How to eat well to stay well when you are training in winter
02 Aug 2017
Kira Sutherland

Kira Sutherland

How to eat well to stay well when you’re training in winter

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How to keep your immune system firing when you’re training hard in winter. Expert tips from sports nutritionist Kira Sutherland.

So you have signed up for the Blackmores Sydney Running Festival, and you’re following the training and nutrition programs but what about the colds and flu that inevitably go around during winter

Kids coming home with bugs, sitting on public transport, office mates coming in when they should have stayed home all lead to extra chances of becoming unwell. 

Basically, life can be a mine field of germs!

So how can you support your immune system with foods when you’re training in winter?

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Getting to the start line fit & healthy

Here are a few key immune boosting foods to give some ideas to support your body in the lead up to race day.

  • Blueberries are a great place to start, high in fibre, vitamin C and antioxidants and lower in sugar than many other fruits, they are great to add to smoothies or to have as an afternoon snack
  • Garlic has been used for centuries to help support the immune system. Research suggests it has immune modulating and anti-inflammatory properties. It can be eaten raw in salads or used when making soups and stir-fries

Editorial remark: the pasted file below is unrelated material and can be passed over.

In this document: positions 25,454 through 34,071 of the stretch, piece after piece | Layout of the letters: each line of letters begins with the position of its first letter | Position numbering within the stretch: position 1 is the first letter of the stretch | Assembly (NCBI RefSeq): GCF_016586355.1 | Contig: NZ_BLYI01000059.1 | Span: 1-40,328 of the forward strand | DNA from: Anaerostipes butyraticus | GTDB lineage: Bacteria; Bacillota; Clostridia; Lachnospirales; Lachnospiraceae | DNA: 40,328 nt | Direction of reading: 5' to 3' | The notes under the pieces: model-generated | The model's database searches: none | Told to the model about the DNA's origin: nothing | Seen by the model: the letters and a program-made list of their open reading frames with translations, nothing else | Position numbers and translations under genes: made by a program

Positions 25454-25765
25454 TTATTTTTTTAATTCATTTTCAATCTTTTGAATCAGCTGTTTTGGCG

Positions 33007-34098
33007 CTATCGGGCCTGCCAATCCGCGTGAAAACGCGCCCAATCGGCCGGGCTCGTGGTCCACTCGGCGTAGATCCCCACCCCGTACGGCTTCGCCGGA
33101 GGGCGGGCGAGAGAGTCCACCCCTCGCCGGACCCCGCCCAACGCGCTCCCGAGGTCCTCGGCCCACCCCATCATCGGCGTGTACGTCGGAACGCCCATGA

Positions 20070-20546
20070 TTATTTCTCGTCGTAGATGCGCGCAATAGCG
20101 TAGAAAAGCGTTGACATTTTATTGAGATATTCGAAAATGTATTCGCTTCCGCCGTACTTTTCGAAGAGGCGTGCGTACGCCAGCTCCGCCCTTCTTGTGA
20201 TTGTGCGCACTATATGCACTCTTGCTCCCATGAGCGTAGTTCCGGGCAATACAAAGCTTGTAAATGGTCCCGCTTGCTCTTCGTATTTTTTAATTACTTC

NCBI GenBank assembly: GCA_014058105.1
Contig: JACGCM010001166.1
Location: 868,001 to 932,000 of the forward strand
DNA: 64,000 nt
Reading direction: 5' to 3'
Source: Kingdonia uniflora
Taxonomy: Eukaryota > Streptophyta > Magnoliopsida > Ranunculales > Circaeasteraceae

• Citrus fruit is naturally high in vitamin C, which is a great support to immune e system in times of stress and illness. The fruits eaten whole also contain good amounts of fibre which is fantastic for digestive health

A typical day of healthy eating using the above immune supporting foods looks something like this:

Breakfast smoothie

  • Blueberries
  • Full fat Greek yoghurt
  • Banana
  • Coconut water

Lunch

  • Protein of choice such as grilled chicken or fish
  • Served with a caprese salad– made with tomato slices, bocconcini cheese, basil leaves, olive oil and fresh garlic

Dinner

  • Home made sweet potato soup that contains garlic and bone broth
  • Baked salmon or sardines
  • Sauerkraut or kimchi as a side dish

Snacks

  • Orange or mandarin
  • Raw almonds

Kira Sutherland is a nutritionist & naturopath that specialises in Sports Nutrition. With over 20 years of clinical experience Kira is passionate about working with athletes of all levels. She is the previous Head of Nutrition Department at Nature Care College in Sydney and has lectured in Natural Medicine for well over 15 years both within Australia and overseas.

As a health educator, Kira has worked / consulted with an array of clients including: private colleges, health conferences,corporates, sports teams, individual athletes and the media.

In her spare time Kira is undertaking her Masters of Sports Nutrition,competes in Ironman triathlon and practices what she preaches.

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